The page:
Helen Rose Diary. February 2017.
A group of fourteen of us know each other through walking and have been going to Arran every July for a weekend for nearly seventeen years staying in recent years at Shore Lodge in the grounds of Brodick Castle. This year, Kathleen booked the lodge for Hogmanay and we had a great time staying four nights. Hogmanay is the Scots word for the last day of the year and is synonymous with the celebration of the New Year (Gregorian calendar) in the Scottish manner. Hogmanay is the biggest festival celebrated throughout Scotland and there are traditional customs associated with it.
Arran is situated in the Firth of Clyde and is the seventh largest island in Scotland. It is 19 miles long and 10 miles wide and it is often referred to as ‘Scotland in Miniature’ with glorious scenery of mountains and sea. It was actually under Norwegian rule in the Viking period until the 12th century. It is about an hour by road from Glasgow to Ardrossan and then about an hour on the ferry. We all love our summer trips there but this was our first trip in winter. Shore Lodge is a bunkhouse in the grounds of Brodick Castle and warm and comfortable. Brodick Castle is eight hundred years old and set in beautiful grounds just outside Brodick. It was once the ancient seat of the Dukes of Hamilton
Hogmanay at Corrie
We arrived on Friday at Shore Lodge in the grounds of the Castle and settled in. Saturday was Hogmanay and we walked along the shore and golf course into Brodick, the main village in Arran for afternoon tea and scones, a great Scottish tradition. We had a restful day to prepare for the Hogmanay activities. At dinnertime, all fourteen of us were together and enjoyed a hearty meal before going to the Village Hall at Corrie for the Ceilidh to bring in the New Year. Corrie is only five miles north of Shore Lodge and Ian, Noreen and Kathleen offered to drive. We were lucky to have tickets for the Ceilidh as they were sold out. We enjoyed an evening of Ceilidh dancing in the hall with Strip the Willow, the Dashing White Sergeant, Gay Gordons, etc. Before the Bells at Midnight we went outside where a piper was playing and stood at the bonfire. It was a cold, clear night and the sky was a carpet of stars as there is no light pollution on the island. At midnight, we welcomed in the New Year with the firework display and hugs and kisses all round. We went back to the lodge where the drivers could have a drink to bring in the New Year.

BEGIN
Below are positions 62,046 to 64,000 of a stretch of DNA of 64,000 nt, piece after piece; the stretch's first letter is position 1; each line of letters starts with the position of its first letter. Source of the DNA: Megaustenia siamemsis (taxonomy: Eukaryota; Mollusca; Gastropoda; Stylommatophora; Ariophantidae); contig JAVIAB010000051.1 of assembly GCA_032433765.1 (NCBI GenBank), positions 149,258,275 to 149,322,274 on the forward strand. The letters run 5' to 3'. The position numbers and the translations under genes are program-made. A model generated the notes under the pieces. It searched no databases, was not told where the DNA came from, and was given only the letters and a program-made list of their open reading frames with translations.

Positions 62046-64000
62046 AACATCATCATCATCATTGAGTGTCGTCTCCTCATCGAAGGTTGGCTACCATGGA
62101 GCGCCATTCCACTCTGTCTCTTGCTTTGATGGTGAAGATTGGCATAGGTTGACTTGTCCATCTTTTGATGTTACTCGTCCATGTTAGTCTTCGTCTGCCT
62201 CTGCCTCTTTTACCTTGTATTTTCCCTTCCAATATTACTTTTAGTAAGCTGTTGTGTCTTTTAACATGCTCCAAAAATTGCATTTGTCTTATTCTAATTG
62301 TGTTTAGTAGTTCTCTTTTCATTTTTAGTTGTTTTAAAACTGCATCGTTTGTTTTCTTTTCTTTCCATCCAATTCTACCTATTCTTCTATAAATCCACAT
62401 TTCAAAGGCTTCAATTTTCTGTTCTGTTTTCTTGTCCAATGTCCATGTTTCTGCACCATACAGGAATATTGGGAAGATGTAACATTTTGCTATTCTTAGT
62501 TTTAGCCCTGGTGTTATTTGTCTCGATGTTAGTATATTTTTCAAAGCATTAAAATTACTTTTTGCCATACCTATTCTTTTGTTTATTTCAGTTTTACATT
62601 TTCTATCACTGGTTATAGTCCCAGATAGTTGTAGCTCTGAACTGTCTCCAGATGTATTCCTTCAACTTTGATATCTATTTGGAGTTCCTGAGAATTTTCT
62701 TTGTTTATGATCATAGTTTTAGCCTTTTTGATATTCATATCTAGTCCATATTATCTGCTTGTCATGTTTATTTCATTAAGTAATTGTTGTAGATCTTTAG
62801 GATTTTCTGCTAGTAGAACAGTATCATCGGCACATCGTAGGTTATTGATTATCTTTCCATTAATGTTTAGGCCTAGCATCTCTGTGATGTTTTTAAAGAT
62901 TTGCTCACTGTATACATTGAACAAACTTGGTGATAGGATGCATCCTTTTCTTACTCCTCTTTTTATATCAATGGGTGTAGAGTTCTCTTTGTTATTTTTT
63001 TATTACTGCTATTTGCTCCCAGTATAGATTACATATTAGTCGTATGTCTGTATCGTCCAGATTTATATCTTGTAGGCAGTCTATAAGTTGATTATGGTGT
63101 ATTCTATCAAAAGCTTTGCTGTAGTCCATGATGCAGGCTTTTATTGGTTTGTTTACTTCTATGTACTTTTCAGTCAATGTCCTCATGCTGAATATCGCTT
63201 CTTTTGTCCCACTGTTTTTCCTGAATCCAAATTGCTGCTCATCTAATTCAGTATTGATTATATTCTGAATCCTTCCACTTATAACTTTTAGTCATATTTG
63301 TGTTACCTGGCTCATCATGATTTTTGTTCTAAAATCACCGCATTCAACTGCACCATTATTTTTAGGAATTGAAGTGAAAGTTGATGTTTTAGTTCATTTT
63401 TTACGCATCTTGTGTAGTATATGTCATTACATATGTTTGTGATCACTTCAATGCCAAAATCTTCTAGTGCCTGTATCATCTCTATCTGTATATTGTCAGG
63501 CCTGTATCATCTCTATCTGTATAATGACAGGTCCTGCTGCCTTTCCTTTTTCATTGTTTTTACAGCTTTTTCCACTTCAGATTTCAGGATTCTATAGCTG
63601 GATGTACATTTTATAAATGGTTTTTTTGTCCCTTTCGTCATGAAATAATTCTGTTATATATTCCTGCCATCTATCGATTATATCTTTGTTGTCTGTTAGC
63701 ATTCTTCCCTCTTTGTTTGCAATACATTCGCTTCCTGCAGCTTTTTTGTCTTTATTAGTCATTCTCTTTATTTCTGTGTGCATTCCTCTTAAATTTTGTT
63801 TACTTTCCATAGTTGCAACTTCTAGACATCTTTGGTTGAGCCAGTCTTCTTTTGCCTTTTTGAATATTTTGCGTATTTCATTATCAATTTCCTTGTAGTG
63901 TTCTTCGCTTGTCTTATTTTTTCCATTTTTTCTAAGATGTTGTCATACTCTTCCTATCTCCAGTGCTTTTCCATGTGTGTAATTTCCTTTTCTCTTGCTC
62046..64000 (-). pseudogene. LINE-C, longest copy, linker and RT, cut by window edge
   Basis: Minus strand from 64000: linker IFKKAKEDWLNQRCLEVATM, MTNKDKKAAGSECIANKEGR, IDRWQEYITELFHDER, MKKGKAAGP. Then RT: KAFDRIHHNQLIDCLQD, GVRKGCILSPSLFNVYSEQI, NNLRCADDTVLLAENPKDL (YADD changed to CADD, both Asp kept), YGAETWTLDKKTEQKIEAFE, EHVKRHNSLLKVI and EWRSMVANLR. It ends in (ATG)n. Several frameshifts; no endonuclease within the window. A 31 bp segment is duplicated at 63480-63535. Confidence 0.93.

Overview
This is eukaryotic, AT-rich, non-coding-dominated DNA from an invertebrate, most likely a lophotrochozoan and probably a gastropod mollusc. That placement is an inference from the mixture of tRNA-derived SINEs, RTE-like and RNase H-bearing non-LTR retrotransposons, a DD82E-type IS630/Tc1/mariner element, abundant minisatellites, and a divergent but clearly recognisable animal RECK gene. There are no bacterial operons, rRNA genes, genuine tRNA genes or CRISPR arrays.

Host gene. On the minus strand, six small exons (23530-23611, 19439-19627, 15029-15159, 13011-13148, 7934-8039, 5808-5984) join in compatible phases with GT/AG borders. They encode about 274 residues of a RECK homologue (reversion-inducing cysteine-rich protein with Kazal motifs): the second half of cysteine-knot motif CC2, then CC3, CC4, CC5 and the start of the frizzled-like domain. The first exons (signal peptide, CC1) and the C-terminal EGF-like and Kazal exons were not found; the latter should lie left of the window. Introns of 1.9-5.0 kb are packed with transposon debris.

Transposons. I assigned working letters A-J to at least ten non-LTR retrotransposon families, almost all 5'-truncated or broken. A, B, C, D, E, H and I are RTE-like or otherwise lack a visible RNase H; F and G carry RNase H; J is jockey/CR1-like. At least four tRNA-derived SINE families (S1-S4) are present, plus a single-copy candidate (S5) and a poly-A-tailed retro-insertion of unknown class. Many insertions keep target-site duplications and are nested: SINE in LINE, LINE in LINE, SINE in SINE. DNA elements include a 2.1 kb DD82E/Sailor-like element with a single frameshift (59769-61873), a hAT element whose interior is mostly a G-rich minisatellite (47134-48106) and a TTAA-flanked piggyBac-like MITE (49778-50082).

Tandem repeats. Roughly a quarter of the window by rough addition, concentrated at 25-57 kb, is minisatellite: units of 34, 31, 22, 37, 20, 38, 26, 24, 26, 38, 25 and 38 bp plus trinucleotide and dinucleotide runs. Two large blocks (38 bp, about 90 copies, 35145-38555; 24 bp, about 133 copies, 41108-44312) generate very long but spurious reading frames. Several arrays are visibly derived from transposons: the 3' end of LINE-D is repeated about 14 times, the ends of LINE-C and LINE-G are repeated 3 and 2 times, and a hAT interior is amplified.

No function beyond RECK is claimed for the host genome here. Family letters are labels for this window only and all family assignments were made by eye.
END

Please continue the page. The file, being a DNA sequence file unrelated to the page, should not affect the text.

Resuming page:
On New Year’s Day (Ne’er Day) some went off to climb Goat Fell but Kathleen, Ian Mac, Noreen and I went over to Machrie on the west of the island to visit the standing stones. Ian Mac was waiting for a new hip and had a fractured pelvis so was on crutches. He managed to walk over one and a half miles on the track from the car park on the crutches he was so determined to get there. This rich archaeological landscape includes stone circles, standing stones, burial cairns and cists, as well as hut circles and an extensive field system, all dating to between 3500 and 1500 BC. The stone circles were preceded by elaborate timber circles on exactly the same sites. They were associated with religious activities dating back around 4,500 years. Cremation and inhumation burials were placed in the circles, long after they were first built. It was a beautiful cold sunny day with views all around. Historic Scotland maintain the site.
Brodick Circular Walk
On our last day, most of us went on a walk from Brodick that Noreen wanted to recce to lead as a walk in the spring for the walking club. We set out from Brodick near the ferry and crossed a few fields to reach the rocky beach where we headed south towards Lamlash. The sea was a lovely shade of blue and we looked over to Goatfell as the highest point on Arran but not quite a Munro at just shy of 3,000 feet. The walk on the shore continued for some time and although a clear day, the sun was behind the higher ridge to the west of us. We had our usual banter on the walk. Eventually, we left the rocky shore with the views over to the Holy Island where there is a Buddhist Monastery and headed towards Lamlash over some very muddy terrain.
We bypassed the village and crossed the main road to follow the path to the Fairy Dell onwards to Brodick. At this time of the year, there is not a lot of wildlife to be seen but we did see a sign post at the road warning of squirrels! The native red squirrel of Scotland is a protected species whereas the grey cousins from the US in the last century are now outnumbering the red squirrels.
The following day, it was time to head home on the ferry after celebrating one of the best Hogmanay’s I have ever had. It is a huge thank you to Kathleen for organising the weekend and for everyone mucking in at mealtimes to make it all a great success. Hopefully, we will be back to Arran for our summer weekend.
Coming attraction; Around Lanark.
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Thanks to Jim McLarnon for the photos.